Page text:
Executive Coaching: A Mental Model
I often get asked ‘How does executive coaching help the company achieve results?’ or ‘How should I think about the value of exec coaching?’. These are great questions — here’s a mental model for how coaching adds value.
Let’s start with achieving results. Whether that’s mission or financial oriented results, short term or long term results, or others — ultimately, that’s what we’re all here for. As a founder, that’s why you’ve taken a risk and chosen to do this incredibly hard thing of building a startup.
All startups begin with an idea, followed by an initial execution, or Forming phase — usually just you and a few other folks in a room together building cool stuff. Things flow easily, you can turn around and talk to anyone, anytime, and you get a lot done fast.
Then you launch, start to expand the team, and enter the Scaling phase. You hire 5, 10, 20+ people. Suddenly, your job looks a lot different. Your mental model starts to get outdated.
Things get more complex. Rather than just executing individually, you now have to lead and enable a team to scale your output collectively — manage teams, hone GTM strategy, sell effectively, handle finances, create a high performing culture, and about a million other things.
Achieving results starts to look more like this:
So, how do you make sure your leadership is effective in order to achieve results? There are lots of different inputs. Here are a few examples:
You can think about these inputs on a spectrum that spans from People / Relationships focused to Task / Performance focused:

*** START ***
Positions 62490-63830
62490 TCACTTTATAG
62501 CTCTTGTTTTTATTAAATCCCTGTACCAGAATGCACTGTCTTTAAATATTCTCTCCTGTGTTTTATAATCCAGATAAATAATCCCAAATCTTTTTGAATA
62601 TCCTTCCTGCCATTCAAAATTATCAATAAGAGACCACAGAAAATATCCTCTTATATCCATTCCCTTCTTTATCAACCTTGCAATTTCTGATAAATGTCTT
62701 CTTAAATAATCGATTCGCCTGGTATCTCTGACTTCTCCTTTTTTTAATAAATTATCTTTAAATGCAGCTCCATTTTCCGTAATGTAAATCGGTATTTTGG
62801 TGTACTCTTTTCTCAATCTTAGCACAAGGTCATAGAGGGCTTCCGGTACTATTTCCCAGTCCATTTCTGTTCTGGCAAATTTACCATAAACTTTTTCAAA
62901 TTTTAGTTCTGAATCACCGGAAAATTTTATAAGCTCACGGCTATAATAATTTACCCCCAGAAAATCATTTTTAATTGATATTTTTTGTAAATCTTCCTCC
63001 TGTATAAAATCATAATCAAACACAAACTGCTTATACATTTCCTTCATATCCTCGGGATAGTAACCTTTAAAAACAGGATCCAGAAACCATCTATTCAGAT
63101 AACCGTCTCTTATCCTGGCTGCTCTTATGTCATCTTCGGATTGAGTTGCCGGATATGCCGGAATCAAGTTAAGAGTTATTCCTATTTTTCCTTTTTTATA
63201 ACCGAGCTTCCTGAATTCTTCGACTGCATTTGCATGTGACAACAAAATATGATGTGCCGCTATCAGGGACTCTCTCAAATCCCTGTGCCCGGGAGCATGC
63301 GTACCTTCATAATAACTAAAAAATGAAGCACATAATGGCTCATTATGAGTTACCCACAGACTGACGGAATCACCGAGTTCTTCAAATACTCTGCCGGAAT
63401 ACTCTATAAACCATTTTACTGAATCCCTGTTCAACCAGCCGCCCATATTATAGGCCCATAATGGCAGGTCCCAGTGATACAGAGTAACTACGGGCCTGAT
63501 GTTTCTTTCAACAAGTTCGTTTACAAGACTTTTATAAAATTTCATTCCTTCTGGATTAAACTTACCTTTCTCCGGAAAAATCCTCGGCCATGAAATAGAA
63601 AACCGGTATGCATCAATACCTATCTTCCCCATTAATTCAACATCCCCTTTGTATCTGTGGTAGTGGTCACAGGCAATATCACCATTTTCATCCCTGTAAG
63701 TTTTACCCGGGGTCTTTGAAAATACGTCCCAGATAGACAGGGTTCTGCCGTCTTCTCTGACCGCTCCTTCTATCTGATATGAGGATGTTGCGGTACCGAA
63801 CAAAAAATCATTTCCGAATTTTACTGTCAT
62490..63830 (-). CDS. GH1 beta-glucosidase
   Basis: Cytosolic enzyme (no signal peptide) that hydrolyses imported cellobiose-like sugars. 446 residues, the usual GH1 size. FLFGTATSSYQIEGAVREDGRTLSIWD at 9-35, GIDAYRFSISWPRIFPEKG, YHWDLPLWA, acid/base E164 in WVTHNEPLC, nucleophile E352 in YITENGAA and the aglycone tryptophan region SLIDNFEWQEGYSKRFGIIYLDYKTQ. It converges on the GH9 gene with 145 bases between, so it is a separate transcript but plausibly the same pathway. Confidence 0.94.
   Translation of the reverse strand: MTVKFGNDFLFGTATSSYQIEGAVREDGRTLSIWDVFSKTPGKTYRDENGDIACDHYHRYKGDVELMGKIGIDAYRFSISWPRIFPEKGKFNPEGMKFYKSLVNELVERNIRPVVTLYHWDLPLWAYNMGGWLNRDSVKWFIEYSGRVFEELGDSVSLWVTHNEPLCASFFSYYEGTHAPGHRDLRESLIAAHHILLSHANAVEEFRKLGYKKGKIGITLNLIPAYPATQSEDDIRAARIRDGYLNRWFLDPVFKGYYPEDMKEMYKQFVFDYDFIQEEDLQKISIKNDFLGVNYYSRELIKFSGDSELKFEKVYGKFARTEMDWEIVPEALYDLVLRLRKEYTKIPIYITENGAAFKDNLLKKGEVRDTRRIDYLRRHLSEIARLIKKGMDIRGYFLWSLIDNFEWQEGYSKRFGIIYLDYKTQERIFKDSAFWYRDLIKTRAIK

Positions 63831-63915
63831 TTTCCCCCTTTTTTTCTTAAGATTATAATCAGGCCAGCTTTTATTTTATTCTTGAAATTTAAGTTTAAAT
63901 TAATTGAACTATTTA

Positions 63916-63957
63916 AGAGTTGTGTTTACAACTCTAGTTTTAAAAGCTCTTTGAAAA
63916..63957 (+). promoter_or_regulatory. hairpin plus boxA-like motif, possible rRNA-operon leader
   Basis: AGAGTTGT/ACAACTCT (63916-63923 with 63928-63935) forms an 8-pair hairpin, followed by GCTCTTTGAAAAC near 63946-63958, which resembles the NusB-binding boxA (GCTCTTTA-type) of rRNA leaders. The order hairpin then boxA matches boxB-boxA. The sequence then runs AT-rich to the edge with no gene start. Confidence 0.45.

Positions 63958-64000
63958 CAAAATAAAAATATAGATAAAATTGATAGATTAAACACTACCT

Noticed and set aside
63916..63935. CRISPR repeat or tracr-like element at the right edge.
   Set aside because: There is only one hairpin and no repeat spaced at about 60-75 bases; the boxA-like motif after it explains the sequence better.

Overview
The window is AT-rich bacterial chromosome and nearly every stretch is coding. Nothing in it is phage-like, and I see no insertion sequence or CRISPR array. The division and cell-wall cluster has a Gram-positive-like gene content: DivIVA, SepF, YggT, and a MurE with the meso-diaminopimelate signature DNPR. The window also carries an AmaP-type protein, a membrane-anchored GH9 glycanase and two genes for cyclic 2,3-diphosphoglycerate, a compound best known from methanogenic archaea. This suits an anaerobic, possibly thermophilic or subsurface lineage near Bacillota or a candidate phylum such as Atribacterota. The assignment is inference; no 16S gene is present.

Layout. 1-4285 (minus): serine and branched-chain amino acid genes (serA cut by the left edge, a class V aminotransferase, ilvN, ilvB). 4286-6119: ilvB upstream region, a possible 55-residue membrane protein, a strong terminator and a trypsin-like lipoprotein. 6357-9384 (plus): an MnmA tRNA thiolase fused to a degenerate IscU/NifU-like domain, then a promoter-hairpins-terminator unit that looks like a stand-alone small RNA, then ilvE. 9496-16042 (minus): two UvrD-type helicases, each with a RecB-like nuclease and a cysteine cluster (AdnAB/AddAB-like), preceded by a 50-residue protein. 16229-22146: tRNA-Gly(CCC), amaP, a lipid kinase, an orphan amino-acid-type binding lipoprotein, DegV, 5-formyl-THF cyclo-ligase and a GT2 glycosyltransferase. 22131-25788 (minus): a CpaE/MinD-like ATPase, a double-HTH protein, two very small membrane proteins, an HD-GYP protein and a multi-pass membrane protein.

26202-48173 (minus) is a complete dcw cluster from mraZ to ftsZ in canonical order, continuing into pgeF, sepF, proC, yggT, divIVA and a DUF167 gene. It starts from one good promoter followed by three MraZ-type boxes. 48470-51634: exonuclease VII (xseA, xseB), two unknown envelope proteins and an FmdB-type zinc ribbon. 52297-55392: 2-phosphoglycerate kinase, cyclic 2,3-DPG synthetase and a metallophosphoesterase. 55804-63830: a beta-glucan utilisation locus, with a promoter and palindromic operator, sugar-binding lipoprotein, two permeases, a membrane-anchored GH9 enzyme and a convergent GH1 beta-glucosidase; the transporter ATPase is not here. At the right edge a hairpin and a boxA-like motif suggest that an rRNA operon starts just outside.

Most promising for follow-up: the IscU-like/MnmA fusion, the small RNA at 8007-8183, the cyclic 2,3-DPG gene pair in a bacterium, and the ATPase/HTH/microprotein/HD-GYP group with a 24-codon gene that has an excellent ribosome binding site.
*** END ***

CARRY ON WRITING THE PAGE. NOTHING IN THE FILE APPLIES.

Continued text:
As you start thinking more about what you and your quickly growing team need, you can start mapping these across the spectrum. Some inputs are People / Relationships heavy, like clear communication. Other inputs are Task / Performance heavy like metrics tracking. Some fall in the middle, like accountability. Here are several more examples of the many inputs that fall on this spectrum:
Balancing inputs from across the spectrum is crucial to achieving results. As a leader, if you over-index on Task / Performance, you risk creating low trust, poor communication, and high friction environment, which makes achieving results way harder. If you over-index on People / Relationships, you risk low output, low accountability, and lack of momentum.
So where does exec coaching come in? At the highest level, the focus of coaching is to guide you to be a more effective leader in order to achieve results for your business.
As you break that down into the spectrum again, you’ll find most exec coaching focuses on the left to middle. These are the inputs required to have a strong foundation from which to scale. You need to balance this with things like setting the right metrics, building and optimizing sales funnels, and other task-heavy items —but you’ll generally get advice on these from other subject matter experts (investors, consultants, etc):
I hope this was helpful in building a mental model for how coaching helps leaders achieve results through effective leadership. If you’re interested in exploring how exec coaching can help you be a more effective leader, reach out to schedule a free intro session with me at laurenadellecoaching.com.
For some additional context, here is a longer (but by no means comprehensive) list of topics that coaching focuses on: